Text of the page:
Setting up routes in MVC and WebAPI is pretty straightforward in Sitecore provided that its done in the correct pipeline. When I first started attempting to add routes, I quickly discovered that doing this via the Global ASAX wasn’t reliable. The reason for this is that the routes are setup in the initialise pipeline.

Fortunately Sitecore has this process mapped out in the the config file so all I needed to do is swap out the DefaultRouteMapper that comes out of the box. Lets look at the entry in Sitecore:

<setting name="Sitecore.Services.RouteMapper" value="NAMESPACE.CustomRouteMapper, ASSEMBLY_NAME" />

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Sitecore WebAPI – Setting up IOC

I’ve had the opportunity to tinker in the depths of the WebAPI in Sitecore 7.5 and 8 recently. I’ll put up a post about setting up controllers easily shortly but until then I thought I’d share how to setup IOC.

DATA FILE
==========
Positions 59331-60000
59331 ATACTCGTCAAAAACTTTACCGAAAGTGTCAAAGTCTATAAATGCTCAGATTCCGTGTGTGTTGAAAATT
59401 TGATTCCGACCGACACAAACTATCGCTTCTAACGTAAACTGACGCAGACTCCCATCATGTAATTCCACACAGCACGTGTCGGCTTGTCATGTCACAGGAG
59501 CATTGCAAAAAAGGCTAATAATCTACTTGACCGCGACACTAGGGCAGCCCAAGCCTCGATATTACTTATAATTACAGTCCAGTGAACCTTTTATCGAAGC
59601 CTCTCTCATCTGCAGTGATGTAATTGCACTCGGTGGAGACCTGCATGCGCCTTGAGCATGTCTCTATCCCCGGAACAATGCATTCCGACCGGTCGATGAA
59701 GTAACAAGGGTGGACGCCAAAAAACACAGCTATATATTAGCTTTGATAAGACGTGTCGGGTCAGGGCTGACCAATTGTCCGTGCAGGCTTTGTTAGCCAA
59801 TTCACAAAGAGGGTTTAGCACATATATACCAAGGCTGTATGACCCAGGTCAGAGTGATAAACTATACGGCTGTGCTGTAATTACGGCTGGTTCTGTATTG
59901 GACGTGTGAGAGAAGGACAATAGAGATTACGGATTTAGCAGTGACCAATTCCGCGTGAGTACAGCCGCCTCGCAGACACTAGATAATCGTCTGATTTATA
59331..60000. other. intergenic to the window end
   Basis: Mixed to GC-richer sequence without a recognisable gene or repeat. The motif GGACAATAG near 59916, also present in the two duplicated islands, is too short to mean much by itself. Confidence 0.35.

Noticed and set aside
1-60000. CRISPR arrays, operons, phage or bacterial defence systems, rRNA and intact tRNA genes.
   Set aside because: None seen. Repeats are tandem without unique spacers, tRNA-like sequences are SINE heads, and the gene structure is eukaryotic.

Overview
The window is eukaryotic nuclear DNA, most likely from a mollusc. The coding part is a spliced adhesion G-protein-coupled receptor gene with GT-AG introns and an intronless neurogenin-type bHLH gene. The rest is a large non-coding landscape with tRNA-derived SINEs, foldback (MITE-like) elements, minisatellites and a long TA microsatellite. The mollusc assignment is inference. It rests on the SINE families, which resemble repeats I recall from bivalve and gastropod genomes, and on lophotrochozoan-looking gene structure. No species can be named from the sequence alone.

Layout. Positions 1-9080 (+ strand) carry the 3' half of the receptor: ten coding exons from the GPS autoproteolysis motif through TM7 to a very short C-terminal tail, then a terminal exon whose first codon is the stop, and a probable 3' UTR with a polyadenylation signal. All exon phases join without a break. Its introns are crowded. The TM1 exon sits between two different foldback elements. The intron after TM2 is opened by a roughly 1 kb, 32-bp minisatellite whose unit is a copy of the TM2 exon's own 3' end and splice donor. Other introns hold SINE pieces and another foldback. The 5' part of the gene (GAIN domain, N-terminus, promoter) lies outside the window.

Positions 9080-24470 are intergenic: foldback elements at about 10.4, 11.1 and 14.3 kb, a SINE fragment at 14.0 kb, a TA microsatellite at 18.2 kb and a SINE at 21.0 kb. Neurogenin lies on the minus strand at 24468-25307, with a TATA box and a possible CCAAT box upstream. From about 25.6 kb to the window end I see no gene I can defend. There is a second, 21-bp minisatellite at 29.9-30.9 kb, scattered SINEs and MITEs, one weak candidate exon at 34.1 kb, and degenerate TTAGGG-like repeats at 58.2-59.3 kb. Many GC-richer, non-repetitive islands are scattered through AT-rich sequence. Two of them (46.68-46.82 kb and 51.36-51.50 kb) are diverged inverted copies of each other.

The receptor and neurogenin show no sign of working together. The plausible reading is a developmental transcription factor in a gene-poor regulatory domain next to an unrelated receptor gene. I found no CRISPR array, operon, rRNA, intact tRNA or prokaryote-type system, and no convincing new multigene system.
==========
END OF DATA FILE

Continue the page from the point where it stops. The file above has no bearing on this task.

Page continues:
In a normal WebAPI environment, we can create our resolver and attach it to the GlobalConfiguration. However, we must remember that Sitecore uses its own pipelines for MVC and WebAPI and so setting this up in the Global ASAX won’t work.

The way I’ve done it is to change the registered WebAPI initialiser class in the Sitecore.Services.Config file found in App_Config/Include. This lets me hook directly into the entry point for Sitecore related WebAPI and adjust the configuration accordingly.